When Kenyatta Hillman and his friend were stopped by an Orange County deputy sheriff for speeding, he thought it was a simple matter of a ticket. Then the officer spied a new Xbox in the backseat. The officer insisted on checking if the Xbox serial number showed that it was stolen. It wasn’t, but the officer said he wanted to keep it anyway and took off with the Xbox and various games. When Hillman went to retrieve it, the station initially said it had no such item.
The officer allegedly told the men: “When you got your receipt and box and we’ll meet someplace, you show me your receipt and I’ll give you your game.”
After media coverage, Sgt. Hosey of the Sheriff’s office said that he had the system and would give it back. What I do not understand is the grounds for removing any item that lacks a receipt and original box from a car. There is an obvious concern that this is a case of “driving while black.” Do they do this with affluent drivers? If I have an Ipod on my lap, will it be confiscated until proven purchased?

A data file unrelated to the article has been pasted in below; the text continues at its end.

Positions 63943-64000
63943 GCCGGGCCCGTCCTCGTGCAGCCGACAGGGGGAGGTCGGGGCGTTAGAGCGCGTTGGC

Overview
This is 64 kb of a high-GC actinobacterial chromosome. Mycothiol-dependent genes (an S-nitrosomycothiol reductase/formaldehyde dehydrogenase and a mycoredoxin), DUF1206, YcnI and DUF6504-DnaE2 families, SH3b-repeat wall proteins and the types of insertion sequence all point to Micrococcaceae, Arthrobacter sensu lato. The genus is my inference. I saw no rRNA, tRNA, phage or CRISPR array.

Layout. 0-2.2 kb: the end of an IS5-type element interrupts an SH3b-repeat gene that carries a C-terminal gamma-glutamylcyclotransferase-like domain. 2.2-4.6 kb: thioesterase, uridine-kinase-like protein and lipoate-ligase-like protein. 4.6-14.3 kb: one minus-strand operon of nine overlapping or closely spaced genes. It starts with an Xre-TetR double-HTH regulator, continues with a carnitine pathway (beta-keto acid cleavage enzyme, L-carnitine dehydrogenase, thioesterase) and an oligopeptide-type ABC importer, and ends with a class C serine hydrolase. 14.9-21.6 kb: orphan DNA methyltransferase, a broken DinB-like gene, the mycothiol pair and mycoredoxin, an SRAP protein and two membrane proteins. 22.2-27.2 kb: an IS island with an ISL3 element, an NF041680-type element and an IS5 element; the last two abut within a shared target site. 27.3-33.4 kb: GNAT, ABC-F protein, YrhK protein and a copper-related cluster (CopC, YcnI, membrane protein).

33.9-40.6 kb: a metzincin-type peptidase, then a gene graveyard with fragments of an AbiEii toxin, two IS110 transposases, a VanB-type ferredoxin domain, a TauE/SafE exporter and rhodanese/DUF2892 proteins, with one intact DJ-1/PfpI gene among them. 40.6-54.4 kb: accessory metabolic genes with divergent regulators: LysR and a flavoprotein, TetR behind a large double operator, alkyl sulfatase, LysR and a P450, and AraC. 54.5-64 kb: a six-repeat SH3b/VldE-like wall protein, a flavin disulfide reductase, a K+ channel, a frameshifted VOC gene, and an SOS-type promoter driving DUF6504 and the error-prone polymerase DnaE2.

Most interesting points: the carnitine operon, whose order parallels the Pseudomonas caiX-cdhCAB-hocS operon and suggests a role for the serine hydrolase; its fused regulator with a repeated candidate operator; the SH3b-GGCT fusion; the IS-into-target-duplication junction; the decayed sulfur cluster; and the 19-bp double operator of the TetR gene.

The fact is that the officer lacked probable cause for an arrest and also lacked even reasonable suspicion that the game was stolen. This is a curious course of law enforcement — you seize all available property and force citizens to “prove the negative” that they are not crooks.
I am not sure which would be worse: if the officer simply wanted a Xbox or that this is a standard means of law enforcement in Orange County.